In this Consensus Statement, the authors discuss the issue of naming uncultivated prokaryotic microorganisms, which currently do not have a formal nomenclature system due to a lack of type material or cultured representatives, and propose two recommendations including the recognition of DNA sequences as type material.
Here, the International Committee on Taxonomy of Viruses describe a new, expanded virus classification scheme with 15 ranks that closely aligns with the Linnaean taxonomic system and better encompasses viral diversity.
The species Severe acute respiratory syndrome-related coronavirus: classifying 2019-nCoV and naming it SARS-CoV-2
The present outbreak of a coronavirus-associated acute respiratory disease called coronavirus disease 19 (COVID-19) is the third documented spillover of an animal coronavirus to humans in only two decades that has resulted in a major epidemic. The Coronaviridae Study Group (CSG) of the International Committee on Taxonomy of Viruses, which is responsible for developing the classification of viruses and taxon nomenclature of the family Coronaviridae, has assessed the placement of the human pathogen, tentatively named 2019-nCoV, within the Coronaviridae. Based on phylogeny, taxonomy and established practice, the CSG recognizes this virus as forming a sister clade to the prototype human and bat severe acute respiratory syndrome coronaviruses (SARS-CoVs) of the species Severe acute respiratory syndrome-related coronavirus, and designates it as SARS-CoV-2. In order to facilitate communication, the CSG proposes to use the following naming convention for individual isolates: SARS-CoV-2/host/location/isolate/date. While the full spectrum of clinical manifestations associated with SARS-CoV-2 infections in humans remains to be determined, the independent zoonotic transmission of SARS-CoV and SARS-CoV-2 highlights the need for studying viruses at the species level to complement research focused on individual pathogenic viruses of immediate significance. This will improve our understanding of virus–host interactions in an ever-changing environment and enhance our preparedness for future outbreaks.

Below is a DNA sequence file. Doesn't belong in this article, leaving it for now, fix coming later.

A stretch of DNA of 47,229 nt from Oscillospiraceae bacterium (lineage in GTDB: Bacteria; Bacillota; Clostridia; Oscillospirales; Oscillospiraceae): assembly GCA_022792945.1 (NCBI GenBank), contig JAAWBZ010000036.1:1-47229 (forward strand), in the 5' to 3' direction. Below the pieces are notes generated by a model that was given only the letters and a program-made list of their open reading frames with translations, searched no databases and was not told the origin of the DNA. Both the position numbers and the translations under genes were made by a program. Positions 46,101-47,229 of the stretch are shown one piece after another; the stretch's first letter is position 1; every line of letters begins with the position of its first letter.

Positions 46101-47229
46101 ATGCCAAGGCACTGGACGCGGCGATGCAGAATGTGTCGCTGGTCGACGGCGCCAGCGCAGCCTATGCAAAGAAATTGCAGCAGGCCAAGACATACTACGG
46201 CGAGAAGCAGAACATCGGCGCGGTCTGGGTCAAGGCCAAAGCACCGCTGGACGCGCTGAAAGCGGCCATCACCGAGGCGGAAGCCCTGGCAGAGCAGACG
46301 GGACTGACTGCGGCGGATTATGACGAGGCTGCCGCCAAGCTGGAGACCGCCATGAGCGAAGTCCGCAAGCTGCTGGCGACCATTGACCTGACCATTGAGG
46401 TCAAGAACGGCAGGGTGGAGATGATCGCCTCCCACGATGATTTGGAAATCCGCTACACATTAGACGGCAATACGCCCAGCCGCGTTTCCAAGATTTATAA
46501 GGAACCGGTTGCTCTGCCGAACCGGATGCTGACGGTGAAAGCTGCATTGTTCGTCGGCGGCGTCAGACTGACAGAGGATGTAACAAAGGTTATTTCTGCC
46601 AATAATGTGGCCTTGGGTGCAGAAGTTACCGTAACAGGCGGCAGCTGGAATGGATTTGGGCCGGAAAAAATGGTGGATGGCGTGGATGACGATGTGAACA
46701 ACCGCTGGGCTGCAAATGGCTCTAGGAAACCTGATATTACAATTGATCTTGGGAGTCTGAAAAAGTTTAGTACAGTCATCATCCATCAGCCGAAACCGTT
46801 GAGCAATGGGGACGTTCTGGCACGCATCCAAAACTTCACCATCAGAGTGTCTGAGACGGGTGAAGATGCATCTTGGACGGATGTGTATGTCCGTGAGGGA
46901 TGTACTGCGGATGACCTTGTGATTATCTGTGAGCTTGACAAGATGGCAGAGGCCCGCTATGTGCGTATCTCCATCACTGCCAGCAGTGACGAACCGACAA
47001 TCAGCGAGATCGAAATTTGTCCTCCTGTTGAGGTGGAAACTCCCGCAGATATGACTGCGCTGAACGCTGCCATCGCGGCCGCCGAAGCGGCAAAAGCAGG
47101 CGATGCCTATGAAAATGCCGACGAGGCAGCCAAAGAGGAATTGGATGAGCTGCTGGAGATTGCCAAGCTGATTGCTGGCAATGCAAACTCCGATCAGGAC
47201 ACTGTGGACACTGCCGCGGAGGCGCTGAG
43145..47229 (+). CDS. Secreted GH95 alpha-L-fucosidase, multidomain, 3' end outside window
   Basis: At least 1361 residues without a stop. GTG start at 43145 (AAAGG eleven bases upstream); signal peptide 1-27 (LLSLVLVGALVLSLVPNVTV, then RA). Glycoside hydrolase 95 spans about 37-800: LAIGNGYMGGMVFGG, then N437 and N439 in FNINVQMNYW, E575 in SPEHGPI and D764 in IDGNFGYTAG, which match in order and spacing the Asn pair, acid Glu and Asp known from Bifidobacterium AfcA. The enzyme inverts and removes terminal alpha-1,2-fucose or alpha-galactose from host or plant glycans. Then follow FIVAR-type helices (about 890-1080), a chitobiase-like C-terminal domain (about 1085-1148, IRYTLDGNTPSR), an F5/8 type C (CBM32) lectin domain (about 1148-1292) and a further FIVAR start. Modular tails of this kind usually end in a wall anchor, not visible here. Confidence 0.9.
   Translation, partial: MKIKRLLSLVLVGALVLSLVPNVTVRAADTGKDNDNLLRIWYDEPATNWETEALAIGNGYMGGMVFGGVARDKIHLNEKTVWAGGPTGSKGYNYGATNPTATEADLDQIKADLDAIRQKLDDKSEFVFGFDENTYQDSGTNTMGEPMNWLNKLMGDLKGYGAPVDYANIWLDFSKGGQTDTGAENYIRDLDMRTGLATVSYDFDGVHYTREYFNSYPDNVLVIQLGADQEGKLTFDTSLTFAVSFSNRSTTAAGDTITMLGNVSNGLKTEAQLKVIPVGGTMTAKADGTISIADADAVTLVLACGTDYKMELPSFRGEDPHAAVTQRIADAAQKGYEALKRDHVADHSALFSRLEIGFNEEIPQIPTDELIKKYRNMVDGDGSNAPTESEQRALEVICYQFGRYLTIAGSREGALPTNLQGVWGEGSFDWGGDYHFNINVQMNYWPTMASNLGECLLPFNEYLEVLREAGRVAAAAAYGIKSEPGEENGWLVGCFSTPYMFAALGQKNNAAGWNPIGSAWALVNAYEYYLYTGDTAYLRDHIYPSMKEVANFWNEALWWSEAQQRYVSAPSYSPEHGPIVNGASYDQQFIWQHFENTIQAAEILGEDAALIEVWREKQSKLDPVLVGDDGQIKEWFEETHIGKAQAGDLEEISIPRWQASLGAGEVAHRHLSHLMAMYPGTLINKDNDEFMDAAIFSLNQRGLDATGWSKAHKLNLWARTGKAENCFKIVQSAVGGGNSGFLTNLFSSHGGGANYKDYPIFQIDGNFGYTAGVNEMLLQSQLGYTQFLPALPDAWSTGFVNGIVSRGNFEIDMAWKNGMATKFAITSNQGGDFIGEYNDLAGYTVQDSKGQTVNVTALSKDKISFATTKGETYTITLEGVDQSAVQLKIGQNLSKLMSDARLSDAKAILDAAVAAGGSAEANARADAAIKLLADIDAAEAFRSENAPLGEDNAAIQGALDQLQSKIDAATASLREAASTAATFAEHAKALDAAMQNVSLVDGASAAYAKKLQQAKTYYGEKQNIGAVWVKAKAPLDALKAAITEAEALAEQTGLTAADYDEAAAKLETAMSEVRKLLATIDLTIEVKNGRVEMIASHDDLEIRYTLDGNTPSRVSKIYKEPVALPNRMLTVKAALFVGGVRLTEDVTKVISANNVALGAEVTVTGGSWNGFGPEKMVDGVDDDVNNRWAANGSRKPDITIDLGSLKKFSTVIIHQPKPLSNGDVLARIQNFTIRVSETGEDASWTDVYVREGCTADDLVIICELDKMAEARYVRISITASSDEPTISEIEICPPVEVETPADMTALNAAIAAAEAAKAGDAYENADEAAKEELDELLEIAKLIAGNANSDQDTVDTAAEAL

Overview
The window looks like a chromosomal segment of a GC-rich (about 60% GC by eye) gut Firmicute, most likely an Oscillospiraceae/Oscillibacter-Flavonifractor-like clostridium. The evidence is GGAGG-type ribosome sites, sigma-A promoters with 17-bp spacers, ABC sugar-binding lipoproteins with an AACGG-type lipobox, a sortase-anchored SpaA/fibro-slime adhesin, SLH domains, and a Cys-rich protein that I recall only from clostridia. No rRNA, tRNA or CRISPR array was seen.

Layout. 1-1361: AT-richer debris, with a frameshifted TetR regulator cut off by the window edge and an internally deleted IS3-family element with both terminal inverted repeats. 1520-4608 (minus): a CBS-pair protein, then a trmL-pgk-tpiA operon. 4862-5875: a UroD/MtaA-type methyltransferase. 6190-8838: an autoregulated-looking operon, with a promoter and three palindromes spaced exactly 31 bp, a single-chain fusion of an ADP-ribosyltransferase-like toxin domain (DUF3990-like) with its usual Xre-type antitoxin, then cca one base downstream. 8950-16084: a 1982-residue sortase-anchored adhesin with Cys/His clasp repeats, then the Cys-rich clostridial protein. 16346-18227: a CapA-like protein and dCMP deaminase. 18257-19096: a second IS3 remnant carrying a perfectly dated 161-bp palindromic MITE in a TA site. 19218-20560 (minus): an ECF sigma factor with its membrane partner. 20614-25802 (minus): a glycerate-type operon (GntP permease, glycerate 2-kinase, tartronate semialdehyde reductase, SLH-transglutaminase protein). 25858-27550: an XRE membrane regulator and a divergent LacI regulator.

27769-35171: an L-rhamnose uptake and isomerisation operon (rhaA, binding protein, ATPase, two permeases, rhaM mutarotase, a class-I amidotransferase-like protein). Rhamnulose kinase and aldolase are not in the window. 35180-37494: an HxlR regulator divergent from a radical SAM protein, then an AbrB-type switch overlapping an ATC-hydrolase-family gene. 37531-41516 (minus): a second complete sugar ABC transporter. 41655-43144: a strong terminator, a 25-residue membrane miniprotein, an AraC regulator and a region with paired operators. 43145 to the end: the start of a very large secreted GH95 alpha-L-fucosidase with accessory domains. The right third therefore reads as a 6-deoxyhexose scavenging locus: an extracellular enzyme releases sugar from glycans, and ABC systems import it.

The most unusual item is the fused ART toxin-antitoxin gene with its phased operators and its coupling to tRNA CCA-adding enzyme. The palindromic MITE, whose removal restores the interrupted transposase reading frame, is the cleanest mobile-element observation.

A survey of federally supported microbiome research in the United States of America over fiscal years 2012–2014 and implications for the funding of future microbiome research in the US and beyond.